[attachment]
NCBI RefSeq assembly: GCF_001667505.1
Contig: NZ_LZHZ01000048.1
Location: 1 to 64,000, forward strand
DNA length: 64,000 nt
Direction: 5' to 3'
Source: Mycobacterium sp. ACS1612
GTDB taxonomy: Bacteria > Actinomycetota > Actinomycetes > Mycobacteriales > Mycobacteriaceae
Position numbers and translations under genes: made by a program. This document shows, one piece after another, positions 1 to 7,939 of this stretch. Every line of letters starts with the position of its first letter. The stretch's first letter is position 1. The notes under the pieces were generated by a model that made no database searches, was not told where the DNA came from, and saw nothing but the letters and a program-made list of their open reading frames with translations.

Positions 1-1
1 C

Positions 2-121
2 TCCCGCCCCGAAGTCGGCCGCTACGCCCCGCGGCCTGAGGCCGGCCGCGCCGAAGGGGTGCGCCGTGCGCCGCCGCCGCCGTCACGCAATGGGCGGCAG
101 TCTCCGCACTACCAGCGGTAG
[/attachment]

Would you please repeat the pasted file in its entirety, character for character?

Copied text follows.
NCBI RefSeq assembly: GCF_001667505.1
Contig: NZ_LZHZ01000048.1
Location: 1 to 64,000, forward strand
DNA length: 64,000 nt
Direction: 5' to 3'
Source: Mycobacterium sp. ACS1612
GTDB taxonomy: Bacteria > Actinomycetota > Actinomycetes > Mycobacteriales > Mycobacteriaceae
Position numbers and translations under genes: made by a program. This document shows, one piece after another, positions 1 to 7,939 of this stretch. Every line of letters starts with the position of its first letter. The stretch's first letter is position 1. The notes under the pieces were generated by a model that made no database searches, was not told where the DNA came from, and saw nothing but the letters and a program-made list of their open reading frames with translations.

Positions 1-1
1 C

Positions 2-121
2 TCCCGCCCCGAAGTCGGCCGCTACGCCCCGCGGCCTGAGGCCGGCCGCGCCGAAGGGGTGCGCCGTGCGCCGCCGCCGCCGTCACGCAATGGGCGGCAG
101 TCTCCGCACTACCAGCGGTAG